# High Level Synthesis

Author

Scott Walter

License

Creative Commons CC BY 4.0

Abstract

Here I analyze which search algorithm of three (DFS, A*, Hill Climbing) should be used for High Level Synthesis.

Author

Scott Walter

License

Creative Commons CC BY 4.0

Abstract

Here I analyze which search algorithm of three (DFS, A*, Hill Climbing) should be used for High Level Synthesis.

```
\documentclass[a4paper]{article}
\usepackage{url}
\usepackage[english]{babel}
\usepackage[utf8]{inputenc}
\usepackage{amsmath}
\usepackage{graphicx}
\usepackage[colorinlistoftodos]{todonotes}
\title{High Level Synthesis}
\author{Scott Walter}
\date{\today}
\begin{document}
\maketitle
\tableofcontents
\clearpage
\section{Executive Summary}
When you examine the inside components of a computer you will always find a motherboard. On that motherboard you will see all sorts of intergrated circuits, wires, and other components. One might ask: "who placed all of these components on this board and who planned it out?" The placing of wire and component is done by machines, but the planning is carried out in a process called synthesis. Essentially, to create and design hardware one must first program a design in a hardware description language (HDL). Two of the most common types of HDLs include Verilog and VHDL. Once the programming portion is complete, i.e. you have written code that realizes the type of design you want to implement, the synthesis comes next. In this process a synthesizer will check the code's syntax and then begin organizing components. The way in which it does this is by following a set of user defined rules, often called constraints, and implementing a search algorithm. For example, say you want to create a one bit binary adder. The inputs to this system are the two bits you're adding, and a carry in. The outputs to this system are the sum of the two bits, and a carry out. What a search algorith will do in this problem is ingest your code which may look something like this:
\begin{verbatim}
output s, cout;
input a,b,cin;
assign s = a ^ b;
assign cout = a & b;
\end{verbatim}
and produce some kind of real tangible hardware based on your code. Note, the purpose of the code is not to understand it, but just merely to see what the synthesizer is handed to pick logic. Now, what the synthesizer must do is select from a library of logical components, i.e. AND, OR, NOR, etc. and place them in a way on a logic board that realizes what the programmer wanted to do (in this case, implement a one bit binary adder), and additionally follow any rules that the programmer laid out which will be explained later. The purpose of this paper is to examine which particular algorithm is best at traversing the library of components available to our synthesizer to find the best design for our program.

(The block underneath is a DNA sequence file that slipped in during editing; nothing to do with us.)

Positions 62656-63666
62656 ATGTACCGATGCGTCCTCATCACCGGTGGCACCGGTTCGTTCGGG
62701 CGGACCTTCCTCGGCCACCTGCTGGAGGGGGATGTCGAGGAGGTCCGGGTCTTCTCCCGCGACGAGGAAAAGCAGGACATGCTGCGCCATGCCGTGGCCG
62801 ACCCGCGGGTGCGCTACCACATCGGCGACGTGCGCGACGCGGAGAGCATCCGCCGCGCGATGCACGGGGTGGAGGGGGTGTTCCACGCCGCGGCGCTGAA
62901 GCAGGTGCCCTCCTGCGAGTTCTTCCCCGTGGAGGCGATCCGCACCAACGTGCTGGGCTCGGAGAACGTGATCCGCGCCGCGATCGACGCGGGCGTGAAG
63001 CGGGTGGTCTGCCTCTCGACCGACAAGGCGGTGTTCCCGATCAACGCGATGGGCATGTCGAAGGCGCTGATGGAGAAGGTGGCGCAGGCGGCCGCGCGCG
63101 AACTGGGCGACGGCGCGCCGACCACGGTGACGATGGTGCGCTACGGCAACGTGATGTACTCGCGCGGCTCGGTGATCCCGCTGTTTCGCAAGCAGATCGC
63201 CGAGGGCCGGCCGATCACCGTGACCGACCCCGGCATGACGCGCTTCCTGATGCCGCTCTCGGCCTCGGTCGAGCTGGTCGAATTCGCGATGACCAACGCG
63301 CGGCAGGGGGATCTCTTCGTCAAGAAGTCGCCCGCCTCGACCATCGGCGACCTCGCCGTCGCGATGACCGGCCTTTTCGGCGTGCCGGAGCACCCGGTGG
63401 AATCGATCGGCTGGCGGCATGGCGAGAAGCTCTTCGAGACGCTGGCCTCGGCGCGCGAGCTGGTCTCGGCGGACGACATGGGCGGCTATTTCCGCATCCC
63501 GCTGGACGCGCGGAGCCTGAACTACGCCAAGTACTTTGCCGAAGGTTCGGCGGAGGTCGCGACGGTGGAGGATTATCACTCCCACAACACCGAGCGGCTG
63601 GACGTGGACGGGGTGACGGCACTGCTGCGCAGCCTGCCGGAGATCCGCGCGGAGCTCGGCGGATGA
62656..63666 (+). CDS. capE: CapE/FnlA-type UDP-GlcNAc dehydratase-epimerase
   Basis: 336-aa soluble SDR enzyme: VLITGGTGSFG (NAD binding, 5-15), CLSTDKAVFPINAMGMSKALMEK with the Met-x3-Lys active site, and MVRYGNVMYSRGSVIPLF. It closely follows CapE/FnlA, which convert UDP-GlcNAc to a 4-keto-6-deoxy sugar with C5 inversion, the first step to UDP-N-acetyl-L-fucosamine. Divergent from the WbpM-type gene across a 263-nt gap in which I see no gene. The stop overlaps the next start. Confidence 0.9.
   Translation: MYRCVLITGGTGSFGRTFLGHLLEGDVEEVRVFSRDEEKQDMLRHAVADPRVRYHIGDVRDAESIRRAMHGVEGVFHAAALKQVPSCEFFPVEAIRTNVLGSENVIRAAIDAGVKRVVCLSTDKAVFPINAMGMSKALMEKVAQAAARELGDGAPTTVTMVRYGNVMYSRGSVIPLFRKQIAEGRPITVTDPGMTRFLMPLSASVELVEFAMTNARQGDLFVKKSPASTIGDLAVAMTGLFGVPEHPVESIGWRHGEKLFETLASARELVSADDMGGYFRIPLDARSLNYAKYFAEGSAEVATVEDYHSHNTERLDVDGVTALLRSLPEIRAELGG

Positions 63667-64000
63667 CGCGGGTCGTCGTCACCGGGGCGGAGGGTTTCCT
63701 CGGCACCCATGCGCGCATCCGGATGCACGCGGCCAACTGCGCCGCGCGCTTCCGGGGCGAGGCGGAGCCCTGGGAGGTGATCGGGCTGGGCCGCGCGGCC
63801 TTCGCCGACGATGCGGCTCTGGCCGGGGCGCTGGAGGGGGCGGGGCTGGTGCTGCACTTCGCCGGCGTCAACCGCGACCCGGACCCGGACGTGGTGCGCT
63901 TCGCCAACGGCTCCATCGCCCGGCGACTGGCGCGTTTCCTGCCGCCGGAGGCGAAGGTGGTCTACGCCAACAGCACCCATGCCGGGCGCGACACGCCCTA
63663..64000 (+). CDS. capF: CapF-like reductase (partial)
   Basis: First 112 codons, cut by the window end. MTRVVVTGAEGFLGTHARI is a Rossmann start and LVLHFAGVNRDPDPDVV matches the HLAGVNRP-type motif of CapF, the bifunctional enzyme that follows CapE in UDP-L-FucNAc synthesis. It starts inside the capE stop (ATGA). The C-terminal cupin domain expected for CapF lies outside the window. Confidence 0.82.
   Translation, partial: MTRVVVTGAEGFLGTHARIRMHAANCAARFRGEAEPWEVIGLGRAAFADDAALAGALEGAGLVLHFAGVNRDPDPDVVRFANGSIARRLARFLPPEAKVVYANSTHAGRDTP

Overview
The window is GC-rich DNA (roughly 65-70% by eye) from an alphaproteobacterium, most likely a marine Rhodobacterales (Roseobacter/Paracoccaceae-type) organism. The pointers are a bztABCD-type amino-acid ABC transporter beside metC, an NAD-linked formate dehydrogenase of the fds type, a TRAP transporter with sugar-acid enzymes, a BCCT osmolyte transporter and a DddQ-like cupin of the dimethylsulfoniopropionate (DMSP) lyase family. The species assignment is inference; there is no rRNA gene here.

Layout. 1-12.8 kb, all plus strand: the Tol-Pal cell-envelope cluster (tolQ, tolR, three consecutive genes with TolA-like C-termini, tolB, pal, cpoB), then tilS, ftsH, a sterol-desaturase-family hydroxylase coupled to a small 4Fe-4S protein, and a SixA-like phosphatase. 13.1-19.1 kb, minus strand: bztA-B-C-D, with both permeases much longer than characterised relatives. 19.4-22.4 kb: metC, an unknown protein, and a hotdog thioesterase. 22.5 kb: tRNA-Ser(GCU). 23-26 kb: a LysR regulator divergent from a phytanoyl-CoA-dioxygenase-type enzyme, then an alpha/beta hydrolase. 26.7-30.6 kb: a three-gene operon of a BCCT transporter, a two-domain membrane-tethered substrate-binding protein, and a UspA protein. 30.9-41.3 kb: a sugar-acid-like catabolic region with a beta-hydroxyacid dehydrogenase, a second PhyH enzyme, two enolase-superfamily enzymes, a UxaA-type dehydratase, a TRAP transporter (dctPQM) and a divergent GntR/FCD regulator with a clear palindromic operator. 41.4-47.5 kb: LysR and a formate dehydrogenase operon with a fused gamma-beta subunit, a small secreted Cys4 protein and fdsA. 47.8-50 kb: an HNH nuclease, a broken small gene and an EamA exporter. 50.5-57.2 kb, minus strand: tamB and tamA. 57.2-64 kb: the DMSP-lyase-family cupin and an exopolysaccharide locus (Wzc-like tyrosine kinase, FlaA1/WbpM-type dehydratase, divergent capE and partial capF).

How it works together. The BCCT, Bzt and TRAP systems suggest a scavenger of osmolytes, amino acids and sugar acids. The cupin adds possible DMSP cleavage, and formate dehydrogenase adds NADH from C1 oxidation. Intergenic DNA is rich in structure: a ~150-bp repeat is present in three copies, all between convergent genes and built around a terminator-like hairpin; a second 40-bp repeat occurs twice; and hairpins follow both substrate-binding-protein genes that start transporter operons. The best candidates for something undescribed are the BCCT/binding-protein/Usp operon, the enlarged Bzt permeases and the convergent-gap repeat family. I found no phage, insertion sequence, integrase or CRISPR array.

\clearpage
\section{Defining the Hardware}
As aformentioned, one of synthesis' jobs is to literally place the components found in a design in a specific layout. It is the job of a sorting algorithm to take a component and place it somewhere in the schematic so it follows some user constraints, and produces the same logical output that is expected, and ensures the system is fast enough. This next section will better define what some of these rules are.
\subsection{Rules}
\begin{enumerate}
\item User constaints are typically found in a file that specifies what inputs and outputs map to the actual device you are programming. For instance, say we are programming our Verilog code to a device such as an field programmable gate array (FPGA). Going back to our single bit binary adder, we have three inputs and two outputs. Those three inputs and two ouputs need to be mapped to some physical spot on the FPGA such as a pin, or a push button. Additionally, the outputs also need to be defined in the same way. This is important for us because it will determine where certain wires and components must go.
\item When you synthesize something in verilog code you specificy a minimum timing allowed. This refers to the phrase: "My design meets timing." This relates to the critical path in the logic that is formed. Essentially, you specify that the longest logical path found in your schematic is only allowed to take a certain amount of time to resolve. This type of requirement might cause the algorithm to shift wires around skipping certain components, or use different components that have a faster speed but may take up more space as a possible trade off.
\item There is a space requirement as well. A programmer can specify how large a design may be. As aforementioned, shrinking the size of your schematic can have other effects on the circuit such as increasing the critical path's timing.
\item Additionally, a synthesizer will take your code and create the logical equivalent and then optimize it. It does this by implementing large Karnaugh maps to realize your equation, and then it optimizes it using a Quine–McCluskey methodology. For the purpose of this paper, it is not important that you understand these concepts.
\end{enumerate}
\subsection{The Process}